No ‘Melo, no problem – Nets get D-Will

24 Feb

Another day, another blockbuster trade in the NBA.

A day after Carmelo Anthony was dealt to the New York Knicks, Utah Jazz PG Deron Williams is headed to the New Jersey Nets.

It was known for well over a year that ‘Melo wanted to leave Denver for the Knicks, so his trade to New York is a little anticlimactic. It wasn’t a question of if he would be traded, it was simply when and for whom.

But the Williams trade is a shocker. Just two weeks ago, it appeared that Jazz’ management was committed to building the franchise around Williams, after legendary coach Jerry Sloan strangely and suddenly resigned the day after a dispute with Williams. It was logical for the team to choose its 26-year-old superstar over the Hall-of-Fame coach, who at 68, was near the end of his career.

The New Jersey Nets were deemed “the losers” of the Carmelo trade, after offering much more than the Knicks, and still not landing him after he refused to sign an extension with the Nets.

This was just another rejection, after the allure of playing for (Nets co-owners) Russian billionaire Mikhail Prokhorov and hip-hop mogul Jay-Z – or being the centrepiece of a team soon moving to Brooklyn – wasn’t enough to convince LeBron James, or any other big name free-agent, to sign with New Jersey last summer.

But now Deron Williams is a Net.

In the last five seasons (including this season) Williams has averaged 18.9 points and 10.1 assists per game. Only Chris Paul (19.2 PPG, 10.4 APG) and Steve Nash (16.9 PPG, 10.9 APG) have had as impressive numbers over that time span. Williams is also a big-time playoff performer. In 44 post-season games, Williams has put up 21.1 PPG and 9.6 APG, and each time the Jazz have been eliminated, it’s been by the eventual Western Conference champions.

Unlike Carmelo Anthony, Williams wasn’t going to be a free-agent this offseason, so the fear that he will bolt to another team isn’t there. While he can leave after next season, a new collective bargaining agreement will probably enable the Nets to offer him the best contract, keeping him in New Jersey.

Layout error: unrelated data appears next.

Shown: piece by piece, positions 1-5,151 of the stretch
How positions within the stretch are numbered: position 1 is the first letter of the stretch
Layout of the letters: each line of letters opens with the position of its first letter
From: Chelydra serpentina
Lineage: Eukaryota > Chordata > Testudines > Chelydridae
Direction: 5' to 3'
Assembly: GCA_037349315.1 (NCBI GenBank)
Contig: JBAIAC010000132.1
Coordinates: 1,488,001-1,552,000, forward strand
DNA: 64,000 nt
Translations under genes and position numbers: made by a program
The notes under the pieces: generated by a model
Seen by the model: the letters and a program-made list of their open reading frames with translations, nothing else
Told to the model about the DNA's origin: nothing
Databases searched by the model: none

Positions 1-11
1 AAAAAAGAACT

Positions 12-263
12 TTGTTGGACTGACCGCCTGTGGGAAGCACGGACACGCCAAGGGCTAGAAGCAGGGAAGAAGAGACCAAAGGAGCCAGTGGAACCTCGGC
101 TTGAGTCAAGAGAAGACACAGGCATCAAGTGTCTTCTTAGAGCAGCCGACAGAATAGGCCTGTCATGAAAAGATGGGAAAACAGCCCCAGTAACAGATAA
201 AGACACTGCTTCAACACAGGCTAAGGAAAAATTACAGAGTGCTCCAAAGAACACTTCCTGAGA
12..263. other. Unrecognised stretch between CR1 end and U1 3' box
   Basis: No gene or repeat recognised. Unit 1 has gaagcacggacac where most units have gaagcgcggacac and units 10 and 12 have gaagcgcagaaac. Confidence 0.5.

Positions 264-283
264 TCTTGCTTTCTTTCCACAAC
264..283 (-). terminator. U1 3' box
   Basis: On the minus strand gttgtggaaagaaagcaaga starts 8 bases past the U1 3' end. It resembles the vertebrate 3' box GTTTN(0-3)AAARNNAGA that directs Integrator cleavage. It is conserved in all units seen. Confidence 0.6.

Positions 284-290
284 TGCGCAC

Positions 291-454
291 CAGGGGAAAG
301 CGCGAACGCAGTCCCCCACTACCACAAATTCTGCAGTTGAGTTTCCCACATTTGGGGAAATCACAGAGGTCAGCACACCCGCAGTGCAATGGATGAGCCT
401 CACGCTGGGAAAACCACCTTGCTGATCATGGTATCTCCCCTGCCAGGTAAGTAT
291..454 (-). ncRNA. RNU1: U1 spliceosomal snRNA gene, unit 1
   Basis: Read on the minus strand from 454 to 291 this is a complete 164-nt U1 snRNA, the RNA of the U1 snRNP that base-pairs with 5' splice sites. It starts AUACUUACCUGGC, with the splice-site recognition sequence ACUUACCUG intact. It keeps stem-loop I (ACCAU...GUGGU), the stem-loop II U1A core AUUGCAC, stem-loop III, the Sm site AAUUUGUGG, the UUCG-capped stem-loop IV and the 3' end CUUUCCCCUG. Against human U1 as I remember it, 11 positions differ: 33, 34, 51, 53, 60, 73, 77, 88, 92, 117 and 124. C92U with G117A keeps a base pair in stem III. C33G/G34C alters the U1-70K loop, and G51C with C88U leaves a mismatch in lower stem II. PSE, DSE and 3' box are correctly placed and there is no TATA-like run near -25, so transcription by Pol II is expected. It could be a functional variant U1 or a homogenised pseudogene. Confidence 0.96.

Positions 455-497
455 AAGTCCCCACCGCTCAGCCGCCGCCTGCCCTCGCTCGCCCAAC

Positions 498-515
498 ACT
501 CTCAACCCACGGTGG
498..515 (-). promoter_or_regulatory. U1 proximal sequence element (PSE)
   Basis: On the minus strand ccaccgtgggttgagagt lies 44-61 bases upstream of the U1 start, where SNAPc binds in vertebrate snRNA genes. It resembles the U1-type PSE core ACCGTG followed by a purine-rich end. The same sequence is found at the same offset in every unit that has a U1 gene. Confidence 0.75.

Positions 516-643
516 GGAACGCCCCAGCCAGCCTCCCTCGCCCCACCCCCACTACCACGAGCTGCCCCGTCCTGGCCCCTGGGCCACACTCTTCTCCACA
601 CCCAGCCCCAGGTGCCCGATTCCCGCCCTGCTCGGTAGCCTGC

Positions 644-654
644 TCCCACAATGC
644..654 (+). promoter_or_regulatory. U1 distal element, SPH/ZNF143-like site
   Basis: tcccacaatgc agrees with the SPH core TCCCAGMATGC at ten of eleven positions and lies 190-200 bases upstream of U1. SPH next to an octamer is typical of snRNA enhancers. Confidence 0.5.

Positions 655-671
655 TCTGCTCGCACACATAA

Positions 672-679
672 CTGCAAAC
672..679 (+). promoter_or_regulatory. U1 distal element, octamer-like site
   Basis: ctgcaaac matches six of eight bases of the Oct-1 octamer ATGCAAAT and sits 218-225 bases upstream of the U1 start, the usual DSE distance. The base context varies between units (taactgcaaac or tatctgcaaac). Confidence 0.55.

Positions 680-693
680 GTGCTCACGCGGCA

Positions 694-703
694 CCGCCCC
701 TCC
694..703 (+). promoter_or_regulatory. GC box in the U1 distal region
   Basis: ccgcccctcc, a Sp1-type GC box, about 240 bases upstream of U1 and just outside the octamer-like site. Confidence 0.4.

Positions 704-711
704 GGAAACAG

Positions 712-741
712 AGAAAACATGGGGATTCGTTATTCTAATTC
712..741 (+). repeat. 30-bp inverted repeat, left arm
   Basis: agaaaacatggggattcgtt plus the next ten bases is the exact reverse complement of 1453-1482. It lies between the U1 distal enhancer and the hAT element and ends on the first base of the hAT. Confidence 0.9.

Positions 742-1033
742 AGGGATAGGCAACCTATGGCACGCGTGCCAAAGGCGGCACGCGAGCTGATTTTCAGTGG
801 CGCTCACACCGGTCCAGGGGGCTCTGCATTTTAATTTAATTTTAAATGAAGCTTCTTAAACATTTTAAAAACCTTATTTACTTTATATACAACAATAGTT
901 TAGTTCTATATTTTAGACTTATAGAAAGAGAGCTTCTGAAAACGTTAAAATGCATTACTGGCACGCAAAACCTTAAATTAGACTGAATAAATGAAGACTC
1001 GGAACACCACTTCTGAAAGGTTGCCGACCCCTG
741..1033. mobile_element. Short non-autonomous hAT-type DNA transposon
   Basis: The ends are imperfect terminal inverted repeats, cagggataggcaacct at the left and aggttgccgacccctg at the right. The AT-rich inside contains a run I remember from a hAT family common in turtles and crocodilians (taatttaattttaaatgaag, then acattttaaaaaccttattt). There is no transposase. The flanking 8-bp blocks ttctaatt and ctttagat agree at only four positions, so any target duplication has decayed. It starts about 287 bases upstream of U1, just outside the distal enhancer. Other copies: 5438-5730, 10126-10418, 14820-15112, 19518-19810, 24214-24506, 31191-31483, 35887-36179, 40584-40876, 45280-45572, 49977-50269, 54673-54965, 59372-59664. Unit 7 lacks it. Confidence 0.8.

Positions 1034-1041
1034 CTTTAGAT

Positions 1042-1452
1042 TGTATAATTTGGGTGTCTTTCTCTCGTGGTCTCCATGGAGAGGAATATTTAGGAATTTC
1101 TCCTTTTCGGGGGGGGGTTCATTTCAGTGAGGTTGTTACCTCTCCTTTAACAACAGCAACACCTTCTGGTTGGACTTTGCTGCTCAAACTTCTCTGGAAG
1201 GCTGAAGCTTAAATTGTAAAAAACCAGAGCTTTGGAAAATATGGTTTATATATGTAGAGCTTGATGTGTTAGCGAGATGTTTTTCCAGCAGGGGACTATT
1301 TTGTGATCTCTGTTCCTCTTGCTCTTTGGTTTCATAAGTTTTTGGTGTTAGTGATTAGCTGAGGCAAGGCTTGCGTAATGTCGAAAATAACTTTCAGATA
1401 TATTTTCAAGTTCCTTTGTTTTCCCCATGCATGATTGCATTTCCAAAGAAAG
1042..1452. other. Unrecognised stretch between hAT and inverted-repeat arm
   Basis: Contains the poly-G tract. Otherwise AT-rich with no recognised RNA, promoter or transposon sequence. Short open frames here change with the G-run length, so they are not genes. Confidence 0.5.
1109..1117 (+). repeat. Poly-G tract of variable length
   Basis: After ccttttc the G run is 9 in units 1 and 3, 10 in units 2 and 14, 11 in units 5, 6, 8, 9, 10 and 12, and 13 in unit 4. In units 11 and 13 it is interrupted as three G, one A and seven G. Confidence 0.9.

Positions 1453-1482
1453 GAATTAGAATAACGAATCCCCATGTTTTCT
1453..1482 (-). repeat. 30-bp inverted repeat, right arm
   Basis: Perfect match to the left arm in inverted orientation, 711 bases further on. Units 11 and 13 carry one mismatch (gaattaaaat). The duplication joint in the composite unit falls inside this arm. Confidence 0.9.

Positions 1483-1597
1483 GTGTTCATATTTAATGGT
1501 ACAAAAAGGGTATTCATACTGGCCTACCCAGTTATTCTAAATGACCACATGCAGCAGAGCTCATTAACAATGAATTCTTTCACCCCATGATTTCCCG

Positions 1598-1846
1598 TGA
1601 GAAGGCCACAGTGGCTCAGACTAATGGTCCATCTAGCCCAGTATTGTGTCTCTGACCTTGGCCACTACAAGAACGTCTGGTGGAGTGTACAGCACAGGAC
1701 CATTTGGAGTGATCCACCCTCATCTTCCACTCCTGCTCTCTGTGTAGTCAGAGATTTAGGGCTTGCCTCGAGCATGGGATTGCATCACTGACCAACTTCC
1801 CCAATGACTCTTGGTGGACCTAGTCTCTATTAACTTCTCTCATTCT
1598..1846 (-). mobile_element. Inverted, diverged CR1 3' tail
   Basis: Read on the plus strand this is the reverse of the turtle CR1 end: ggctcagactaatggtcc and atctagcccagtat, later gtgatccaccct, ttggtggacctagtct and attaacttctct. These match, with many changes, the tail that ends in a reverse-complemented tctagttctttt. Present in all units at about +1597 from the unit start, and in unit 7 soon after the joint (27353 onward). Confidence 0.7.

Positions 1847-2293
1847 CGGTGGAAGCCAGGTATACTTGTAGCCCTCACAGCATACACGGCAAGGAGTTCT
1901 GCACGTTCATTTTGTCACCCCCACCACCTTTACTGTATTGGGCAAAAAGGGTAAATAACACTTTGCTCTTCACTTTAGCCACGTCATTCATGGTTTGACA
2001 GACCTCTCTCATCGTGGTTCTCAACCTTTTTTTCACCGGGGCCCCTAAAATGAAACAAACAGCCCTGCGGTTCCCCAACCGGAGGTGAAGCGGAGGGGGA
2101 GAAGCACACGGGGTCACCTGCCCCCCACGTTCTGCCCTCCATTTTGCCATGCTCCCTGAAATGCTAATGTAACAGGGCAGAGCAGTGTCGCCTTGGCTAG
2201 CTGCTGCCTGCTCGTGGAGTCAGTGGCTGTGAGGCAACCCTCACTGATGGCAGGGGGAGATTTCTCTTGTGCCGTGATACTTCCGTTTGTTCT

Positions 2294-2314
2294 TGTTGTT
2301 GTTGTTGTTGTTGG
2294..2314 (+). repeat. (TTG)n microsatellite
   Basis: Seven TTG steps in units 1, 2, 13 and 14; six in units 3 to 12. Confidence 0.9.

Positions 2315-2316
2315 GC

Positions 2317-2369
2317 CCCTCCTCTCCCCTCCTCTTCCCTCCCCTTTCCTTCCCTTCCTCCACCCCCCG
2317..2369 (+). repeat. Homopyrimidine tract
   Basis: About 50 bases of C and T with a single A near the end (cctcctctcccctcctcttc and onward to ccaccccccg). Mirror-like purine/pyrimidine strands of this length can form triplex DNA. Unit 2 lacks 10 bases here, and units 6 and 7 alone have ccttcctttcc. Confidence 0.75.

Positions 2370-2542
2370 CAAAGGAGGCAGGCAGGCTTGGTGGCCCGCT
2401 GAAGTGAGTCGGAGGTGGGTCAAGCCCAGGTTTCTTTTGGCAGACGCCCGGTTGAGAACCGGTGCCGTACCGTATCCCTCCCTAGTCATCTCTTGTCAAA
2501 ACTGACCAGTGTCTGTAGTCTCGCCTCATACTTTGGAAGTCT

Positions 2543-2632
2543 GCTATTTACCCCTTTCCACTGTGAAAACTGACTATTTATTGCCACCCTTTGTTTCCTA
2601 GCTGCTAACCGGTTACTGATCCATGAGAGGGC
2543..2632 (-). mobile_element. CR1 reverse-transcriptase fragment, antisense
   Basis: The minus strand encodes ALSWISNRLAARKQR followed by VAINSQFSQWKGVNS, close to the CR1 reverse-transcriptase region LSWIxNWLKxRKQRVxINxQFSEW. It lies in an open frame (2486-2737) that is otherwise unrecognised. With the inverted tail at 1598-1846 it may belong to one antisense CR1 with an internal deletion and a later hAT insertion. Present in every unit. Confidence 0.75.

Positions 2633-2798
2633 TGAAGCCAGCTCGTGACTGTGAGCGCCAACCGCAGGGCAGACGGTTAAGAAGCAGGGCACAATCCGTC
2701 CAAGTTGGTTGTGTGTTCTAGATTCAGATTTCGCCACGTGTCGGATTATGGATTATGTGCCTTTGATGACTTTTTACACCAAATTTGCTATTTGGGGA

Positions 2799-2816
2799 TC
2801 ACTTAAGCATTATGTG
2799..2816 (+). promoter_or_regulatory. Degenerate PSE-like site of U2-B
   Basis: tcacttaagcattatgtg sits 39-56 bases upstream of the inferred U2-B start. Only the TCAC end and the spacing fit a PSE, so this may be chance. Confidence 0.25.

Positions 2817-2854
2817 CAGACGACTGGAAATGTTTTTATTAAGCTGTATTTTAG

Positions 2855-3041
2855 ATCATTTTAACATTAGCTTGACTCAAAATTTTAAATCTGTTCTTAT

In exchange for Williams, the Nets sent PG Devin Harris, PF Derrick Favors (last year’s third-overall pick), two first-round draft picks and $3 million to Utah. It isn’t always the best idea to trade away first-round picks when you’re rebuilding a team – especially when at least one of them will probably be a lottery pick  – but this deal was a no brainer for the Nets. In the NBA, success is dictated by superstars. Adding a bona fide superstar like Deron Williams can change a bottom-feeder (like the Nets) into a playoff team, or a playoff team into a title-contender (see: Gasol, Pau). The Nets have too many losses to seriously compete for a playoff spot this year, but they are considerably better than they were before the trade.

Last week, reports had the Nets trading Harris, Favors, two other players and four first-round picks to Denver for Carmelo Anthony. The Nets should be happy that ‘Melo wanted to play for the Knicks.


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